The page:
Top Ten Things to Know Before You Go Transit in Severe Weather
This spring has been a constant deluge of thunderstorms, wind and tornadoes in St. Louis and the entire Midwest. Due to the swift nature of these storms, with or without warning, here is a list of information you can use to help prepare yourself.
1. Take an umbrella or water-repellent jacket.
That’s what your mom told you to do, right? And sometimes it’s easy to forget these things when you are rushing out the door. But some sort of protective gear can help protect you against the elements, and make your ride much more pleasant than sitting soaked on a bus.
2. Wear comfortable shoes.
Those shoes? They are FIERCE. But they might be terrible for running across wet sidewalks or crossing ballasts. If you are transit commuting, you might want to think about having dry, walking or comfortable shoes for your trip.
3. Check the weather before you go.
If you can, get the latest on the weather before you leave the office or your home and check the Metro website for rider alerts you are aware of service disruptions and reroutes. That could save you time so you avoid the delays caused by fallen branches and storm debris. No one wants to be stuck at a bus stop when it’s thundering and lightening. Your safety should be your primary concern. If the option is available, think about waiting out the storm by staying close to safe shelter.
4. Do not self-evacuate.
If the train or bus slows down or pulls over, do not self-evacuate. Do not leave the train or bus if the vehicle stops, even if the power goes down. There may be dangerous conditions outside the vehicle (including downed electric lines) or low visibility. Please stay in the vehicle, and follow the operator’s instructions. If you are on a platform or transit center, please move to a safe location or board any of the buses or trains. If you are in one of the underground MetroLink stations, please remain where you are.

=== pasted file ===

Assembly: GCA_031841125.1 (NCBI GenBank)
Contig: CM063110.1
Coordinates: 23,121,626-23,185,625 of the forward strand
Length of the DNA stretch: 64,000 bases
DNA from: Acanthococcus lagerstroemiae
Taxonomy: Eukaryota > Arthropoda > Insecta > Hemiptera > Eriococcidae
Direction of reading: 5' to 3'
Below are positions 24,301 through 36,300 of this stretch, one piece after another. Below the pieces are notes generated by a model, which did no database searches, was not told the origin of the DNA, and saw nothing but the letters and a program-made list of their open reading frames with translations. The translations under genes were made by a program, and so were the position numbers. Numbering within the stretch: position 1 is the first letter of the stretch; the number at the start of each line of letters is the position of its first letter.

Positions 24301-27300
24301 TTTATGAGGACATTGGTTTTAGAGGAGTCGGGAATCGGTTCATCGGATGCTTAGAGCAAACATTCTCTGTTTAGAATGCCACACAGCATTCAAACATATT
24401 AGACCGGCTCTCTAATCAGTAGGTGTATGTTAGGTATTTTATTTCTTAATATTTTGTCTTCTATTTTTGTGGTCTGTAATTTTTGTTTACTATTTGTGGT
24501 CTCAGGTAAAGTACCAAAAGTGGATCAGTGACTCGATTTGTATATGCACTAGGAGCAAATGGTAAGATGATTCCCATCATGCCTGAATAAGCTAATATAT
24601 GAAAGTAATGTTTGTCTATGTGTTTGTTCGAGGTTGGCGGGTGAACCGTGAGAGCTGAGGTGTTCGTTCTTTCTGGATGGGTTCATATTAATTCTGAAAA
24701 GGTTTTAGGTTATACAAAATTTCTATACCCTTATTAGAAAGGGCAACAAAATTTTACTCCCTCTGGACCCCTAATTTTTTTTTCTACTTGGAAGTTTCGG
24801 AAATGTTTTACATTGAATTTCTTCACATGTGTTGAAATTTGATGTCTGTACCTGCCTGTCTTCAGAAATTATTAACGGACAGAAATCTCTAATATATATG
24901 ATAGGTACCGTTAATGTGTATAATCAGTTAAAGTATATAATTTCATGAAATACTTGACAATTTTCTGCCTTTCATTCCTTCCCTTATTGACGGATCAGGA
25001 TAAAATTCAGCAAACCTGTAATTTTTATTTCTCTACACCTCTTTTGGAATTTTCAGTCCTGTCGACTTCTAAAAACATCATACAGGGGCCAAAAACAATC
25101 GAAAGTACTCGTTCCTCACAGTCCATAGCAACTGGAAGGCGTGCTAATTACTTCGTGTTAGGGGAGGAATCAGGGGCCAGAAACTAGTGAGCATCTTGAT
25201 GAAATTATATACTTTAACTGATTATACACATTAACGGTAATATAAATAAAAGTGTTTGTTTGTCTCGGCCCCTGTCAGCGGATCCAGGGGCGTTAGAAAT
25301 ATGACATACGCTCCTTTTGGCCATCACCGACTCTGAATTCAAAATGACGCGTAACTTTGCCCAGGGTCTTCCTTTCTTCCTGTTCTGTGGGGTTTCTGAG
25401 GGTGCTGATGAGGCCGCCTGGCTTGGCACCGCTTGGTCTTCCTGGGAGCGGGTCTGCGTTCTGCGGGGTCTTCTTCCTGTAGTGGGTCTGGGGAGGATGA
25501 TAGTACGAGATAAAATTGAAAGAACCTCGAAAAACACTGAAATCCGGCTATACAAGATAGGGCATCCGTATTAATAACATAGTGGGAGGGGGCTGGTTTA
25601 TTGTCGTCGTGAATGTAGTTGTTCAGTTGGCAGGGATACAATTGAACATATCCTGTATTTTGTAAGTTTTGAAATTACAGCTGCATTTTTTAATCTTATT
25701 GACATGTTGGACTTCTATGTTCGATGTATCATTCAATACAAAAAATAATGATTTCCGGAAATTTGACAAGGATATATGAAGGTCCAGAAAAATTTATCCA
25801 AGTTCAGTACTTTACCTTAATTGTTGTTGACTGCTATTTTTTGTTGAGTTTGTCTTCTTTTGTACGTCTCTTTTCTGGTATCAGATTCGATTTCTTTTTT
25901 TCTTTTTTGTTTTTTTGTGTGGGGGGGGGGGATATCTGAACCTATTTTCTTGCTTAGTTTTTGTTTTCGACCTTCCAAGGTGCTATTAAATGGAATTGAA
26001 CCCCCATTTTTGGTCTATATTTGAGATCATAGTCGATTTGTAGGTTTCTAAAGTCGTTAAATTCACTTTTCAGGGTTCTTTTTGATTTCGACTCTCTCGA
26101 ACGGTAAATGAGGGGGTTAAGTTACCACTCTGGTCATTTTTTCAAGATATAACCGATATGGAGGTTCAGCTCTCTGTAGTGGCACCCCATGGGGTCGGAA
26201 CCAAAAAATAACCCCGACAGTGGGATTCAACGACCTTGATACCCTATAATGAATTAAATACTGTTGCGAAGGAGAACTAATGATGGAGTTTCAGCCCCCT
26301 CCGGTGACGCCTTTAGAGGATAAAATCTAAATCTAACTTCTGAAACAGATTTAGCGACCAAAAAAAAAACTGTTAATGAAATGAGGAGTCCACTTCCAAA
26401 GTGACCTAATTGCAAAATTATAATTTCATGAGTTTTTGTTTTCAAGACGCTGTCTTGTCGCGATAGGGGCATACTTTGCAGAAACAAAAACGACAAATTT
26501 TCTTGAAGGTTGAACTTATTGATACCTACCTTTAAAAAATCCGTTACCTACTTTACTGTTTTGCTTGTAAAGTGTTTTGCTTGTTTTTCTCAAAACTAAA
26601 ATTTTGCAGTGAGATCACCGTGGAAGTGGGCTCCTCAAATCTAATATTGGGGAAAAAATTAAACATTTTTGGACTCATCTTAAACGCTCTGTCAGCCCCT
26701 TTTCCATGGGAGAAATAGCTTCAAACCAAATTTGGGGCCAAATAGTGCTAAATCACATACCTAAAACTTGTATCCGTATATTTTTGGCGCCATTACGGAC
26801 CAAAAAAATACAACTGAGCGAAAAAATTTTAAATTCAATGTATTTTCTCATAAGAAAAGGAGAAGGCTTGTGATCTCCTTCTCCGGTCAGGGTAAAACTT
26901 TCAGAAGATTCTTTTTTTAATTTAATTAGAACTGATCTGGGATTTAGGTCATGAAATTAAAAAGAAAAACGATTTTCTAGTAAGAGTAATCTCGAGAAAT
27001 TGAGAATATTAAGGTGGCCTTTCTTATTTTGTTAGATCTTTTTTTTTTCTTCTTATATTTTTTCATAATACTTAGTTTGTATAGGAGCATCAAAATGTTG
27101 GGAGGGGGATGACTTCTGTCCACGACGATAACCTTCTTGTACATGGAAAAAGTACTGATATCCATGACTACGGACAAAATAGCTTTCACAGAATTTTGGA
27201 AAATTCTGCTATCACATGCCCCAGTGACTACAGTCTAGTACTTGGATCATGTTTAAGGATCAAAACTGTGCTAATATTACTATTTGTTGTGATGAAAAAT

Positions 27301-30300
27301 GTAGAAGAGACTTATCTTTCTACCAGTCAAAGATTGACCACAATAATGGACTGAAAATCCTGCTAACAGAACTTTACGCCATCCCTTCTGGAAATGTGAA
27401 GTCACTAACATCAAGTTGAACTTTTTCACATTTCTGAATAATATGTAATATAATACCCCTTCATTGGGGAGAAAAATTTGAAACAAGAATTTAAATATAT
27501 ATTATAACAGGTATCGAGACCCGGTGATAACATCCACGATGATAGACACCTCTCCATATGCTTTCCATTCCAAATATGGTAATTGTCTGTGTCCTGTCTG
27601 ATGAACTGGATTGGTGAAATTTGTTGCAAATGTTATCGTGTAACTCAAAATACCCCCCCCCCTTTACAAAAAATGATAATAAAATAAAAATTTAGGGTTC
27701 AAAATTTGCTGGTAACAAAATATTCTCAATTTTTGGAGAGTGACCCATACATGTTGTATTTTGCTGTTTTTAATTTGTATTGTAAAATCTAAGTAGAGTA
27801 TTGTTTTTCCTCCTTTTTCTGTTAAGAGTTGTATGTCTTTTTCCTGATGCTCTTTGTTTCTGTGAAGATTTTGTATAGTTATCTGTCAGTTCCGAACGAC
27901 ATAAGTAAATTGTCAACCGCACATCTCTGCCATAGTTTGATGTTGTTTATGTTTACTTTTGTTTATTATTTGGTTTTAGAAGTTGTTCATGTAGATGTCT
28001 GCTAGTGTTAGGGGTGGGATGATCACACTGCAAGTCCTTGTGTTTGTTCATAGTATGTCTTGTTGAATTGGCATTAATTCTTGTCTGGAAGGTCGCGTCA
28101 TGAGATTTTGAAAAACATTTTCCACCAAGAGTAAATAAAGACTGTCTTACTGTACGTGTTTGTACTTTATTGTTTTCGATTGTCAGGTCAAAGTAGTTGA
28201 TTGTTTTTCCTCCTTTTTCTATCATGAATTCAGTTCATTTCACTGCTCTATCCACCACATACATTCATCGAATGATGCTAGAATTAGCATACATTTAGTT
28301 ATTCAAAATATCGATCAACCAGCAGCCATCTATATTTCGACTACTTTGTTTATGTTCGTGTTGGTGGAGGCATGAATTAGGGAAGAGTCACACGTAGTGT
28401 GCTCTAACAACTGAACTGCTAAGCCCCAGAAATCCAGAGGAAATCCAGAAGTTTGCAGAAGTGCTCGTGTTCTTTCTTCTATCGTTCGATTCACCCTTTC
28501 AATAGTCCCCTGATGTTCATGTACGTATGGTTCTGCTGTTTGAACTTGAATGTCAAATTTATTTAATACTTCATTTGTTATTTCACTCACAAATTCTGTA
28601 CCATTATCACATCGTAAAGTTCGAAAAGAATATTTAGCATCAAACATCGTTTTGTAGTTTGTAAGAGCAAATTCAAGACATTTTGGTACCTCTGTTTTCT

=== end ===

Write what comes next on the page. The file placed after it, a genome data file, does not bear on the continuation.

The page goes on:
5. Listen to the operator.
Listen to the operator for instructions on how to proceed in the case of a weather emergency. All operators (rail, bus and van) are trained on emergency preparedness, and they are communicating with dispatch and emergency response. Please stay calm, and follow the operator’s lead.
6. If the operator is incapacitated, please contact dispatch or dial 9-1-1.
If the operator is incapacitated or unable to communicate, please use the Passenger Assist Telephone available on the platforms or the front of each train or dial 9-1-1. If you are on a bus or van, please call 9-1-1 and follow the dispatcher’s instructions.
7. In the case of high winds, MetroLink may stop in a tunnel or extended overpass.
During severe weather or tornadoes, MetroLink operators may pull into and stop at places along the alignment better suited for high wind conditions. MetroLink trains may stop at low-lying tracks, tunnels or under large overpasses. Again, please do not self-evacuate if the train stops.
8. If possible, move toward the aisle away from windows.
In the case of extremely high wind conditions, stay away from windows and doors to avoid broken glass. Cover your head and face if necessary.
9. Listen and look for instructions, and further updates.
After the storm has passed, listen to station and operator announcements, or follow rider alert on metrostlouis.org or @STLMetro on Twitter. Debris or power outages from the storm may cause delays, and reroutes and service disruptions are possible.
10. Don’t panic!
The most important advice is not to panic, but listen, look and be aware. Metro operators and personnel are trained for emergency response, and your safety is the most important part of any response. Staying calm and following instructions can be your best plan for safety.